See Historic American Buildings Survey drawings of the Alamo.
Digital models of the Alamo, a shrine in Texas’ battle for independence from Mexico, are being created by Bob Warden, director of Texas A&M’s Center for Heritage Conservation, and Master of Architecture students at Texas A&M.
Warden and his students are scanning and recording imaging data with sophisticated equipment that yields highly-detailed 2- and 3-D models when it’s entered into computer-aided design software.
The database will help Pam Rosser, the Alamo’s conservator, keep track of preservation work and maintenance issues at the San Antonio site, where in 1836 a small group of Texican revolutionaries garrisoned in the former Spanish mission were defeated by a much larger Mexican army.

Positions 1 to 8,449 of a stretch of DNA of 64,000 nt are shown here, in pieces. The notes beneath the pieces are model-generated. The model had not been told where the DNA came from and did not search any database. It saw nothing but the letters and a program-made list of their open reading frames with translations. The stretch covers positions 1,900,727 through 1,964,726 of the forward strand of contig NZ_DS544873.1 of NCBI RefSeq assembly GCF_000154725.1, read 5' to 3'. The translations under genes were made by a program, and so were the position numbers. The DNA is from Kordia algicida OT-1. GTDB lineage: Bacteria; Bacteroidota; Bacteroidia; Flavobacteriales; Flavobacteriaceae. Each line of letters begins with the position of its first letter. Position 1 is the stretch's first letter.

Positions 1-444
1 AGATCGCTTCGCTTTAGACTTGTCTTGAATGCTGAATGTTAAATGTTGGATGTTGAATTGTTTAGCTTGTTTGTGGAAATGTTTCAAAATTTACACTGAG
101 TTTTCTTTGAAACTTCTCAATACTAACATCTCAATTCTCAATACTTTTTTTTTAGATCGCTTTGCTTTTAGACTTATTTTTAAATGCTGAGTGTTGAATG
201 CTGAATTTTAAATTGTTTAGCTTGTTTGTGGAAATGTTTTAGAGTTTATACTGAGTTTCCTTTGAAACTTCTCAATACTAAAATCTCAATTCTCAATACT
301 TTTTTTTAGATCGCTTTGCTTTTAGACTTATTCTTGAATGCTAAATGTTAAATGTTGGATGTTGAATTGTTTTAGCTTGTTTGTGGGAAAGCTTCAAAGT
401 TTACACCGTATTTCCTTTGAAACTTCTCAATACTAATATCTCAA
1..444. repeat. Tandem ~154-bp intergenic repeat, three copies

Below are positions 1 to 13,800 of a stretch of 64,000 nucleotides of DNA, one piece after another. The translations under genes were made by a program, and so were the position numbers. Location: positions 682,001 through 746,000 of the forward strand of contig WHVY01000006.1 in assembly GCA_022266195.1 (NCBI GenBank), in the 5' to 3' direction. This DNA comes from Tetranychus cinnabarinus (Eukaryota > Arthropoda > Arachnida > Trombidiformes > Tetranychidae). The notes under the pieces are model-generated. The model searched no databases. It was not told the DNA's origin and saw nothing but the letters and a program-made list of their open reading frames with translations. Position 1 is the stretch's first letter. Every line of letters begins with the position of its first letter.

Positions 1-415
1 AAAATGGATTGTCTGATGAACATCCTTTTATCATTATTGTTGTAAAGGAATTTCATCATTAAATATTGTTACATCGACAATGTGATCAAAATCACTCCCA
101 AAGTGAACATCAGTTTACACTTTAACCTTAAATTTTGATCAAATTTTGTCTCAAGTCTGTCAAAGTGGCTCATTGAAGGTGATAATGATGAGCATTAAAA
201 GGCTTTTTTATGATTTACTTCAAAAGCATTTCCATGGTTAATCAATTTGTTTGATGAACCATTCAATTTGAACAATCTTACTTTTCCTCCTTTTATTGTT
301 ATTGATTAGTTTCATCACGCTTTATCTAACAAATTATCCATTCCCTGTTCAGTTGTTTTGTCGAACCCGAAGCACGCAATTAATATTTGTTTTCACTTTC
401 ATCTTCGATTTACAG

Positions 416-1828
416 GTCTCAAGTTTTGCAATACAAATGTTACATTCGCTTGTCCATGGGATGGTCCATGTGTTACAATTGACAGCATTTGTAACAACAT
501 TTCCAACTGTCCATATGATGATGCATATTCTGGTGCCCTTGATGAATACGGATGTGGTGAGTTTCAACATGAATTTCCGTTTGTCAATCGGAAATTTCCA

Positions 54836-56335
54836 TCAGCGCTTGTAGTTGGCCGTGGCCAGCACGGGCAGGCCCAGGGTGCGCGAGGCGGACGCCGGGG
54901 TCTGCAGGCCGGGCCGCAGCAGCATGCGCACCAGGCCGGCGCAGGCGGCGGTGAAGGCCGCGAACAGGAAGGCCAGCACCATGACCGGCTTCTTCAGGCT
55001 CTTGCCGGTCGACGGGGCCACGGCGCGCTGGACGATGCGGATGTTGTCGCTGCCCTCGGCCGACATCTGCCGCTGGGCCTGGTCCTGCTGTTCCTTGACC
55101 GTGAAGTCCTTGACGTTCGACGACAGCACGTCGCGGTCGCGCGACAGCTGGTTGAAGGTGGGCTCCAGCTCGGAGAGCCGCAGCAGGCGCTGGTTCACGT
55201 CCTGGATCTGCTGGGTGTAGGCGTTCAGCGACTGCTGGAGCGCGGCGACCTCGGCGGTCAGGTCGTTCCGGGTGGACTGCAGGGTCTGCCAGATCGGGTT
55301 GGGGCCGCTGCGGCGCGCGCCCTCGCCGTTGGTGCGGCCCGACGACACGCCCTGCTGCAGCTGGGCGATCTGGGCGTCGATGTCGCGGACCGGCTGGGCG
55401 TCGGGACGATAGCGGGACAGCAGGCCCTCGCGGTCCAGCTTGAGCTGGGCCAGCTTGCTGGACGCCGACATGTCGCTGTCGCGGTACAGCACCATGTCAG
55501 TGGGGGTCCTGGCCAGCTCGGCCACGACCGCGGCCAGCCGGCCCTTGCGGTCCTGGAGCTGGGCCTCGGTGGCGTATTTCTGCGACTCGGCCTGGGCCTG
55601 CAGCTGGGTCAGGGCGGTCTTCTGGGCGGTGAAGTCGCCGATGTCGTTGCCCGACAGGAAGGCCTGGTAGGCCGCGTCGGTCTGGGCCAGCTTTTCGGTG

The models will also be useful in future studies, such as the Alamo’s erosion from rainwater and the effects on the structure from heat and cold.
They’re also creating digital models of the Alamo as it existed in 1836, the year of the historic battle, 1885, when the city of San Antonio became the site’s custodian, and 1961, when detailed drawings of the site were created by the Historic American Buildings Survey.
“We’re using texts, drawings and photographs, if they’re available, to create the models,” said Warden, who will return with students to the Alamo in June, August and the fall 2013 semester.
Students and faculty from Texas A&M University-Kingsville, the University of Texas and the University of Texas at San Antonio are also involved in the project, which is being funded by the Texas General Land Office.